Historical Dictionary of the 1960s

By Samuel Freeman; James S. Olson | Go to book overview

Y

YIPPIES . See YOUTH INTERNATIONAL PARTY.

YOUNG, WHITNEY M., JR . Whitney M. Young, Jr., was born in Lincoln Ridge, Kentucky, in 1922. He received his undergraduate degree from Kentucky State College in 1941. In 1947, Young earned his M.S.W. from the University of Minnesota and began his career as a social worker. In 1954, he was appointed dean of the school of social work at Atlanta University. Young was still holding that position when he was appointed president of the National Urban League in 1961.

Young's tenure as head of the National Urban League was a difficult one. The National Urban League's primary focus was the creation of jobs for black people, and Young worked closely with white business and political leaders to achieve that objective. Naturally, his rhetoric was based on interracial cooperation. But in the black power* atmosphere of the late 1960s, Young seemed too accommodationist to black militants, who often called him an "Uncle Tom." Young spoke eloquently about the need for civil rights, but he also believed passionately that black success could be achieved only within the existing social and economic system. Whitney Young died in 1971 during a trip to Africa.

REFERENCE: Nancy J. Weiss, Whitney M. Young, Jr., and the Struggle for Civil Rights, 1989.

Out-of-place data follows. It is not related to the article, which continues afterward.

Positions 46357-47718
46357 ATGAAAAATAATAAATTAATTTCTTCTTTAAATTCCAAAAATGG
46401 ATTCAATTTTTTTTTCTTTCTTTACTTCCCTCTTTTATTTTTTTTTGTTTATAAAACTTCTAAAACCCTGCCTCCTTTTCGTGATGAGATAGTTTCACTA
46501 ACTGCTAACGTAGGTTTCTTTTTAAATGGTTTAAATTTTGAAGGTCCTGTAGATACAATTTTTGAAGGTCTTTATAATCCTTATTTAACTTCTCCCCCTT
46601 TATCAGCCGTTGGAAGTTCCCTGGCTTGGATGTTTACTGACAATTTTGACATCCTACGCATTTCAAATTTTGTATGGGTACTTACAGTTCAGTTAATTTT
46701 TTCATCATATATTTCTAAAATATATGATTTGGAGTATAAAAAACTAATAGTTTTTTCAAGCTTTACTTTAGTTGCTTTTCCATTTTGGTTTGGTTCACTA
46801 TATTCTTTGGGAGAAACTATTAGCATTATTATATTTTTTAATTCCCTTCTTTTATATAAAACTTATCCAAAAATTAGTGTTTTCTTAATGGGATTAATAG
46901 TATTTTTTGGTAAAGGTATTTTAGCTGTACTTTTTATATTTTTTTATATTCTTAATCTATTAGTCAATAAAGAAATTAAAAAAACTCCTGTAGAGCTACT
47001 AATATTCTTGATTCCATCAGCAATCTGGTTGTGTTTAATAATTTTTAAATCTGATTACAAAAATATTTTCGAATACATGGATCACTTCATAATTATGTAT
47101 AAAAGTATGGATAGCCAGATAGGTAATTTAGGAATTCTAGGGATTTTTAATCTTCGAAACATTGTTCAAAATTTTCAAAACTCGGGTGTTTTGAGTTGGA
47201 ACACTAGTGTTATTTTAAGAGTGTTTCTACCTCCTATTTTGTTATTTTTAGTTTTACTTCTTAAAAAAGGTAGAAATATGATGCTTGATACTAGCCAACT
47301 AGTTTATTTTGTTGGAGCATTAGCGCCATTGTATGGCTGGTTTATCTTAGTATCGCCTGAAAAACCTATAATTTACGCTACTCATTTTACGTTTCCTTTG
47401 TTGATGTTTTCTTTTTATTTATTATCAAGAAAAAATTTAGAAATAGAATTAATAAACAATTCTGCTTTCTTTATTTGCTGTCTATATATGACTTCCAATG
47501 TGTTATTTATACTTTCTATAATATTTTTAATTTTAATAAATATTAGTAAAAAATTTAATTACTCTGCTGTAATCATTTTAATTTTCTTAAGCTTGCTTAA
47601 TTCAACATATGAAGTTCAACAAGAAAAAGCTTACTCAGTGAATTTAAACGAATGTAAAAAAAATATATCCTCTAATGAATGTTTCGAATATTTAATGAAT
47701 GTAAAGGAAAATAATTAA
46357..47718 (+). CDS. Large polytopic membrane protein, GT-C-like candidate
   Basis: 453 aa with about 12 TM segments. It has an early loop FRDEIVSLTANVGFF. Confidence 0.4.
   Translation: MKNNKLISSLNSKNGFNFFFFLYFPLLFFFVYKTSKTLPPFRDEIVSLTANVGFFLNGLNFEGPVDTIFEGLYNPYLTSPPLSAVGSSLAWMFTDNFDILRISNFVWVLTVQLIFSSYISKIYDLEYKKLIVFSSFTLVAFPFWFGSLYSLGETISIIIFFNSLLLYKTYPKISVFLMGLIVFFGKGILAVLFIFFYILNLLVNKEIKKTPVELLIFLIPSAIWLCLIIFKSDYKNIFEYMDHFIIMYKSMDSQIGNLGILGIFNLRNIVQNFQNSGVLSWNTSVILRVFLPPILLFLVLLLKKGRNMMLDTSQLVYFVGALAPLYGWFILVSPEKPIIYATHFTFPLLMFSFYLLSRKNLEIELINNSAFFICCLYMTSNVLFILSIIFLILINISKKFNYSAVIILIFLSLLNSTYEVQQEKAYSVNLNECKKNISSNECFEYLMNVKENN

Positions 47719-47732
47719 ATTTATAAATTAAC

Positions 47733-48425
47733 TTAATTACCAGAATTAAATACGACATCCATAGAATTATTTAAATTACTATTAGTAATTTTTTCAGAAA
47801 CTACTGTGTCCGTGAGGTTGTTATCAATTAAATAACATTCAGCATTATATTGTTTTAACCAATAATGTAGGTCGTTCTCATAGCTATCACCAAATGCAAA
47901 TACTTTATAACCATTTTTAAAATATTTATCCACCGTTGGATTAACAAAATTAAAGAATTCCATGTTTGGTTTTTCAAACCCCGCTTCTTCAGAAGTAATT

YOUNG AMERICANS FOR FREEDOM . The Young Americans for Freedom was founded in Sharon, Connecticut, in 1960 to promote a conservative political agenda in the United States. Its leader was William F. Buckley, Jr.,* and in their so-called Sharon Statement, they called for downsizing of the federal government, laissez-faire economics, libertarian social policies, and a tough foreign policy stance toward the Soviet Union. During the 1960s, the Young Americans for Freedom grew substantially among white, middle-class, and

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Historical Dictionary of the 1960s
Table of contents

Table of contents

  • Title Page iii
  • Contents v
  • Preface vii
  • A 1
  • B 35
  • C 83
  • D 125
  • E 145
  • F 161
  • G 184
  • H 212
  • I 239
  • J 246
  • K 254
  • L 272
  • M 284
  • N 317
  • O 347
  • P 359
  • Q 378
  • R 379
  • S 402
  • T 437
  • U 455
  • V 460
  • W 470
  • X 487
  • Y 488
  • Z 490
  • Chronology of the 1960s 493
  • Selected Bibliography 507
  • Index 527
  • About the Contributors 545
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